American Journalism 1690-1940
American Journalism 1690-1940

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references Hezekiah Niles on 5/20/2019, 2:26:29 PM

excerpt "The press is now so conditioned in the United States, that nearly every publisher is compelled to take a side in personal electioneering." 168 on 5/20/2019, 2:27:31 PM

references Commercial Advertiser on 5/20/2019, 2:29:37 PM

excerpt "The word 'Advertiser' is no misnomer in these titles, for mercantile papers sometimes appeared with nearly all of there space given to commercial announcements. Dull as these newspaper now seem to the general reader, they lead the field in circulation through much of this period. \ Of the three named, the Commercial Advertiser was the best paper. It was the successor to Noah Webster's American Minerva." 181 on 5/20/2019, 2:32:35 PM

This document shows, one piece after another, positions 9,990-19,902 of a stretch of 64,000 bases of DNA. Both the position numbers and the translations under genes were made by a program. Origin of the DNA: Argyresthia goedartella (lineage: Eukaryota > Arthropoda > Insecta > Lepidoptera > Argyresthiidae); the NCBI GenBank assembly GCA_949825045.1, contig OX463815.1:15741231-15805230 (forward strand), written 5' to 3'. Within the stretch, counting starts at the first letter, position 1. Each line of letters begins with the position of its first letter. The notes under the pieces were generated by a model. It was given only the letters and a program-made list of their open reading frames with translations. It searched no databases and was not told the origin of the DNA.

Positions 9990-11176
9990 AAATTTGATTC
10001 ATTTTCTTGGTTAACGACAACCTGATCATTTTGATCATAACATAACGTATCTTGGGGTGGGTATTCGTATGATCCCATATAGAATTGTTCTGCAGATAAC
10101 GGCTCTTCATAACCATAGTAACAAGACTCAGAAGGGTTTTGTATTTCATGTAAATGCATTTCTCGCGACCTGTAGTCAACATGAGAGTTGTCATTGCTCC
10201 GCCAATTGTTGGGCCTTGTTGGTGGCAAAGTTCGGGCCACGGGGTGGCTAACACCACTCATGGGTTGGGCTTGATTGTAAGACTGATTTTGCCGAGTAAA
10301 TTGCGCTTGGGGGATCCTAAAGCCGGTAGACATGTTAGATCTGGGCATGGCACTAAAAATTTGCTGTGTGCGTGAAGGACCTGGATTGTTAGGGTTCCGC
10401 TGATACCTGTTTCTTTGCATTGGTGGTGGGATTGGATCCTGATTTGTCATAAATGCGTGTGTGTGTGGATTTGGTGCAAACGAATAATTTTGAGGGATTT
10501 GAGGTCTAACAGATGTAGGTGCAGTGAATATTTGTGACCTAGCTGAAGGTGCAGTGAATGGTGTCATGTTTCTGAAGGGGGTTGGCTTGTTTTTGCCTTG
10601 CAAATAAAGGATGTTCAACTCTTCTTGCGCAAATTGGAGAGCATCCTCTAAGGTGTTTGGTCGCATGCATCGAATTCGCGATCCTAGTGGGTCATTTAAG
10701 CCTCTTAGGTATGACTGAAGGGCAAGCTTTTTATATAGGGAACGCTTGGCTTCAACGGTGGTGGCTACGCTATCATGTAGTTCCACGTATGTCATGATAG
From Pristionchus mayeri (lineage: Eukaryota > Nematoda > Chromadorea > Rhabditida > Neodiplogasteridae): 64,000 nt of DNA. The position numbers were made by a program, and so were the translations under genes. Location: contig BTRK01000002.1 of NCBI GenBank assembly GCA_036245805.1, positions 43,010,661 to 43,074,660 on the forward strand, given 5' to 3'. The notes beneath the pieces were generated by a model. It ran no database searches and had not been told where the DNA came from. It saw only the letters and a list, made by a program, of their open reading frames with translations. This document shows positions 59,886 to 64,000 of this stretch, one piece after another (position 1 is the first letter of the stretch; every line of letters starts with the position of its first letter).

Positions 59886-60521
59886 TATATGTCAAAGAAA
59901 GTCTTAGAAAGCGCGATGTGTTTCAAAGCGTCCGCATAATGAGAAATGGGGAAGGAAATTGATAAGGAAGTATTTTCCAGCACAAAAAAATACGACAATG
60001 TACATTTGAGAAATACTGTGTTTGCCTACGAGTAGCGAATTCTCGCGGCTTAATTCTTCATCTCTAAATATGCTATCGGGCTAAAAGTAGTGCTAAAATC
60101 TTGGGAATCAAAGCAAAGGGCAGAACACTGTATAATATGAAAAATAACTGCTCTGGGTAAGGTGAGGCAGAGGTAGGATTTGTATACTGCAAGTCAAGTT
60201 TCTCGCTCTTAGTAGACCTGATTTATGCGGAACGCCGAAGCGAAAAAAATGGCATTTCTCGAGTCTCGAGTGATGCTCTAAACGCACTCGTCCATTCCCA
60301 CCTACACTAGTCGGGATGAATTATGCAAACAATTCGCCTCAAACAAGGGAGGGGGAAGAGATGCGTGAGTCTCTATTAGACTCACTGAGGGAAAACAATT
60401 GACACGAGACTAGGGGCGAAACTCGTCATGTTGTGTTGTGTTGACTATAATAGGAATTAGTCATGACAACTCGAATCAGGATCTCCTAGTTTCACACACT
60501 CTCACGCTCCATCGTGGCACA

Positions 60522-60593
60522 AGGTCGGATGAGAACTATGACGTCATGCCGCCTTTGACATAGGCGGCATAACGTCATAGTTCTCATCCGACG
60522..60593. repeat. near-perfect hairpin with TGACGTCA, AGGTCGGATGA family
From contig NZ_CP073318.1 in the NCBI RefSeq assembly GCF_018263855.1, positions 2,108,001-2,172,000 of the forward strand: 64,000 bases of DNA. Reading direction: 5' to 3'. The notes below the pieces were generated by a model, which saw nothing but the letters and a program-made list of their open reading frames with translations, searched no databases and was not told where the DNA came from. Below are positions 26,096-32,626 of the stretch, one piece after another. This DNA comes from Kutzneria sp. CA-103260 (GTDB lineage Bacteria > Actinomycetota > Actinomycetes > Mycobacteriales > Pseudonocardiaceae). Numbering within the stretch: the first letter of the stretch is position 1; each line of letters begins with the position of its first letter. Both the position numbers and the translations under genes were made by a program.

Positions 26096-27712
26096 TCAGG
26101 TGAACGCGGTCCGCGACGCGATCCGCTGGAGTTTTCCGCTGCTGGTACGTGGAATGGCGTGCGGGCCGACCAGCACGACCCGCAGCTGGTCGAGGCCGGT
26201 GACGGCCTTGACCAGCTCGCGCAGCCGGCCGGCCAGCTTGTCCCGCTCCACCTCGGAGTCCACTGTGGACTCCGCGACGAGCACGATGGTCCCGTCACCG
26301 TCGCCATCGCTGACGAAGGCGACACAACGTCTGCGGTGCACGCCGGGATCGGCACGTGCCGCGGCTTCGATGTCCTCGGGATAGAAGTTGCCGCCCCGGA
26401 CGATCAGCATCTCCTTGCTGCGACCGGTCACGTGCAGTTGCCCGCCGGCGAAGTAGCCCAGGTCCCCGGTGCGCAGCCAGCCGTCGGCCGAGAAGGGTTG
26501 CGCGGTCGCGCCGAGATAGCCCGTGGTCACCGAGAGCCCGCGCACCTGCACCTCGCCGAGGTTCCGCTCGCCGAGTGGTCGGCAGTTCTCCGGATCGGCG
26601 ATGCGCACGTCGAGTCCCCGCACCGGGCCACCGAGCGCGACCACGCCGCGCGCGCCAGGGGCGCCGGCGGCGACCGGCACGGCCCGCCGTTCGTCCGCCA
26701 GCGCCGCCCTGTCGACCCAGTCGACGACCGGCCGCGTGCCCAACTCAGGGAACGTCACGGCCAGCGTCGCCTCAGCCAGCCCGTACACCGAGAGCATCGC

excerpt "The typical paper of this period devoted more than half its space to advertising. Indeed some of the mercantile papers commonly sold four fifths of the space, and sometimes nine tenths of it; while even the political papers were occasionally three fourths advertising." 201 on 5/20/2019, 2:35:09 PM

excerpt Most papers charged fifty cents a square (about twelve lines of nonpareil) for the first insertion, and half that for succeeding insertions until the late twenties" 201-2: on 5/20/2019, 2:36:57 PM

excerpt "An editor must always be with the people -- think with them -- feel with them -- and he need fear nothing, he will always be right -- always be strong -- always popular -- always *free*. -- The world has been humbugged long enough by spouters, and talkers, and conventioneers, and legislators, *et id genus omne*-this is the editorial age - and the most intellectual of all past ages." (Courier and Enquirer, Nov 12, 1831) 232 on 5/20/2019, 2:44:35 PM

The New Media Monopoly cites American Journalism 1690-1940 on 5/12/2019, 3:43:06 PM

James Gordon Bennett and the New York Herald cites American Journalism 1690-1940 on 5/19/2019, 10:03:52 AM